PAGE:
Also improving the cooling will allow for OC of the chips, so instead of 166MHz i may end up with 188MHz or even 200MHz... But need to think about that, as i may end up messing up the card, so will see OC of 188MHz sounds fine, as going more then that is not very good idea... I cant on other hand OC the Pentiums, as it seems they get UNstable on 1.5GHz as for some reason the AOpen fails at setting the voltage i want, i set some value and every time post screen reports stock voltage wtf...

Mah systems retro, old, newer (Radical stuff)
W3680 4.5/ GA-x58 UD7/ R9 280x
K7 2.6/ NF7-S/ HD3850
IBM x2 P3 933/ GA-6VXD7/ Voodoo V 5.5K
Cmq P2 450/ GA-BX2000/ V2 SLI
IBM PC365
Cmq DeskPRO 486/33
IBM PS/2 Model 56
SPS IntelleXT 8088

Reply 45228 of 53287, by Kahenraz

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This is the tool I'm talking about. I use these for scraping, prying, spudging; anything where I would rather damage the tool than the thing I'm working on. The nylon is still hard, but much softer than most plastics, like ABS. They come in all kinds of colors. My favorite is the orange, since it's easy to find again after I set it down.

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I have a lot of these. They're cheap, and can be treated as disposable. Cut them in half, sharpen them on a stone, make a fine point with a knife. They are extremely versatile. They are also excellent at scraping off expoxy without the risk of damaging a die.

The problem with wedging in a screwdriver is that it's much harder than the GPU. If you apply too much pressure, you'll crack the die or the substrate. Using a screwdriver is never a good idea for this.

For removing expoxy, the three key solvents are: citrus (Goo Gone), 70% isopropyl alcohol, and acetone. Use acetone only on metal or other surface when it's otherwise impossible, as it is an extremely potent solved. Most thermal paste will come off with citrus, but some epoxies do need acetone.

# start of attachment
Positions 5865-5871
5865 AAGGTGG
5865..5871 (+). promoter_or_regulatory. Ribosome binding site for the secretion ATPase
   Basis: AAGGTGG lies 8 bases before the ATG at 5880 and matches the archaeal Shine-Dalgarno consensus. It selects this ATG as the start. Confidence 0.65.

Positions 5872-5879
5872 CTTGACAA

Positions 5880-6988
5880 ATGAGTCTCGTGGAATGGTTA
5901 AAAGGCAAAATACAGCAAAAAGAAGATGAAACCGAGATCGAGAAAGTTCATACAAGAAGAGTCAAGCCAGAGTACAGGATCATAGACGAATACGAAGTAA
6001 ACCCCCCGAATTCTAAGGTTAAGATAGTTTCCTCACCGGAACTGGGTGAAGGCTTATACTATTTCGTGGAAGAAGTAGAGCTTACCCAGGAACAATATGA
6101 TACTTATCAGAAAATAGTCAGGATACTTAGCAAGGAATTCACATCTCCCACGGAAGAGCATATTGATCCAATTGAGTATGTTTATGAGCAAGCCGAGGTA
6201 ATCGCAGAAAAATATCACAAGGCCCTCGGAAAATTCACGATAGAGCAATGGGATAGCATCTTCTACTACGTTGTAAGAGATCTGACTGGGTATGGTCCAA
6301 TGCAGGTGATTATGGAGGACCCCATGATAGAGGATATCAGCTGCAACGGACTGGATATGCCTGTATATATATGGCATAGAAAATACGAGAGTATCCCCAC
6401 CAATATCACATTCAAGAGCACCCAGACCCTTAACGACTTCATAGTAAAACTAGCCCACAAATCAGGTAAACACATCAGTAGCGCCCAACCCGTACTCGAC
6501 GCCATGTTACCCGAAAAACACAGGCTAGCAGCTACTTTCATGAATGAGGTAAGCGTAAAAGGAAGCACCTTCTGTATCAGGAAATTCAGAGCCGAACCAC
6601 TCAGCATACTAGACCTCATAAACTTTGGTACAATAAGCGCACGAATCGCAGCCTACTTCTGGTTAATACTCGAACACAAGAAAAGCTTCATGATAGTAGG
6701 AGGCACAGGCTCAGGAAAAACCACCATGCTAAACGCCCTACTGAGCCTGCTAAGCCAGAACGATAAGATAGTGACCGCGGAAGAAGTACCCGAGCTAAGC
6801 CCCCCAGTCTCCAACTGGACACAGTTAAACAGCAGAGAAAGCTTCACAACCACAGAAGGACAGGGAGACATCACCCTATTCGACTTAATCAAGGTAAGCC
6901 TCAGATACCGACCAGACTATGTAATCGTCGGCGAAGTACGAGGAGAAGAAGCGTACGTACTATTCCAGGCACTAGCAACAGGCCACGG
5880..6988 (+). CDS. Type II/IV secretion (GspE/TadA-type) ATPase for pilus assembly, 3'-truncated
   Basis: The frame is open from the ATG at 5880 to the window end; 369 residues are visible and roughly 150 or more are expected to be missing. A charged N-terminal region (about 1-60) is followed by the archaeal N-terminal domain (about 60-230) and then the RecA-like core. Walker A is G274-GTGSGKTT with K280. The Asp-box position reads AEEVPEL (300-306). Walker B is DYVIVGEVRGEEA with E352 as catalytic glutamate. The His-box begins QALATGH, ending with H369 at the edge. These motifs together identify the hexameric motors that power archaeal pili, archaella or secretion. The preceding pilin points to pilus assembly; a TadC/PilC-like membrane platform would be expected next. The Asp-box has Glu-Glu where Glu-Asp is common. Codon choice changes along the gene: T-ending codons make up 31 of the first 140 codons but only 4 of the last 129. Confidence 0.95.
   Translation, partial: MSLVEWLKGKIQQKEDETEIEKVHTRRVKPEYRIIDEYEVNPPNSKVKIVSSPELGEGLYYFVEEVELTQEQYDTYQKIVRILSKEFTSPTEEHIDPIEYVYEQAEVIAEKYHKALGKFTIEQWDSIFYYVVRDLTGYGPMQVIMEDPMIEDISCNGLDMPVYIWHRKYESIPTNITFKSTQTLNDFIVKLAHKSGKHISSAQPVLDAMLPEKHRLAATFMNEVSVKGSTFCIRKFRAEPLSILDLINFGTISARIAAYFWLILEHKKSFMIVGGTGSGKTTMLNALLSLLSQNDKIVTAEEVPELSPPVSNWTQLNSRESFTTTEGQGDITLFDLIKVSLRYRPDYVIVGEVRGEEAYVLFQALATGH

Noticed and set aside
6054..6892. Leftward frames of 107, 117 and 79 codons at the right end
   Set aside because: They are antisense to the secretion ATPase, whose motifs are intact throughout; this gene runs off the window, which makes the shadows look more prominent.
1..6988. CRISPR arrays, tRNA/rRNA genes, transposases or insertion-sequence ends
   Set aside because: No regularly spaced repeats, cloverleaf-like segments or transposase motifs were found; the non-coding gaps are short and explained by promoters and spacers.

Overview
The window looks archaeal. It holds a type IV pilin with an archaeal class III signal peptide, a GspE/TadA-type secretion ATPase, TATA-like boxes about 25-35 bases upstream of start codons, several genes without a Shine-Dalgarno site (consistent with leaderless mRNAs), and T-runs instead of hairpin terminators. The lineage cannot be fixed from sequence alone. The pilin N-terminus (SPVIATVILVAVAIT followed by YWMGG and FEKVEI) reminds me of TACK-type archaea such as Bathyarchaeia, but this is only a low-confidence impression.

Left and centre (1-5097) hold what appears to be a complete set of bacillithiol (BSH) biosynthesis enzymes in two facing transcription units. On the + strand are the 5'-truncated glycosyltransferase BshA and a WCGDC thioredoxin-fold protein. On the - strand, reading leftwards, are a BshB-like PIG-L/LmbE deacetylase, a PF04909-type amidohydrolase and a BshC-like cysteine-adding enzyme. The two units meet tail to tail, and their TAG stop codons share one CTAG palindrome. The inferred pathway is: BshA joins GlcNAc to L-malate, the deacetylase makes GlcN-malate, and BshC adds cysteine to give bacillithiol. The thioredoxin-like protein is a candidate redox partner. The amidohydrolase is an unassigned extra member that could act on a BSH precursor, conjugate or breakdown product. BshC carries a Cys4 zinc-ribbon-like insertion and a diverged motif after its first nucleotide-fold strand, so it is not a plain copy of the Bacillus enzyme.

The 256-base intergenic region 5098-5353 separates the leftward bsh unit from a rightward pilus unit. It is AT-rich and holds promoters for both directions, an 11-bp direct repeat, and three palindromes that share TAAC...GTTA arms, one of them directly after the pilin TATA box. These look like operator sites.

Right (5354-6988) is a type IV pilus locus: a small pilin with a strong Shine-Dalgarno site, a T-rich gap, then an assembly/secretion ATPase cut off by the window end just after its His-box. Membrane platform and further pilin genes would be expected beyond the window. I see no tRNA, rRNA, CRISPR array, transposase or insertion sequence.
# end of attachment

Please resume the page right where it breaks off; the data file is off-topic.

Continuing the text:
Reply 45229 of 53287, by HanJammer

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Just a tip - instead of freezer - use instant freeze spray (ie. something like that https://www.nteinc.com/chemtronics/freeze-spray.php ). Liquid nitrogen does the work as well as long as you have access to it. Also thermal stress can cause damage to bga solder joints, and I've read somewhere it will possibly shorten the life of the caps.

But to be honest - IMO there is not much sense in using rare parts with a lot of sentimental or monetary value on a daily basis - so better to keep them safe in original condition and occassional use won't do any harm. There is a lot of other cards/CPUs/motherboards which are much more common and will do the job just fine, and if they die - you just can put another one in it's place without shedding a tear...

Last edited by HanJammer on 2022-06-17, 22:22. Edited 1 time in total.

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Reply 45230 of 53287, by TrashPanda

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HanJammer wrote on 2022-06-17, 22:15:

Just a tip - instead of freezer - use instant freeze spray (ie. something like that https://www.nteinc.com/chemtronics/freeze-spray.php ). Liquid nitrogen does the work as well as long as you have access to it. You don't want to put entire card in the freezer unless you want to shorten the life of the caps significantly.

You can use a can of compressed air, turn it upside down and spray the propellant onto the heatsink till it freezes, its a cheap way of doing this.

Just do it in an open well ventilated place so you dont gas yourself.

Reply 45231 of 53287, by HanJammer

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TrashPanda wrote on 2022-06-17, 22:19:

You can use a can of compressed air, turn it upside down and spray the propellant onto the heatsink till it freezes, its a cheap way of doing this.

You can but it can leave residue (while dedicated freeze spray by design should do that) and is not as convenient to use. Also it frequently is flammable.

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Reply 45232 of 53287, by Kahenraz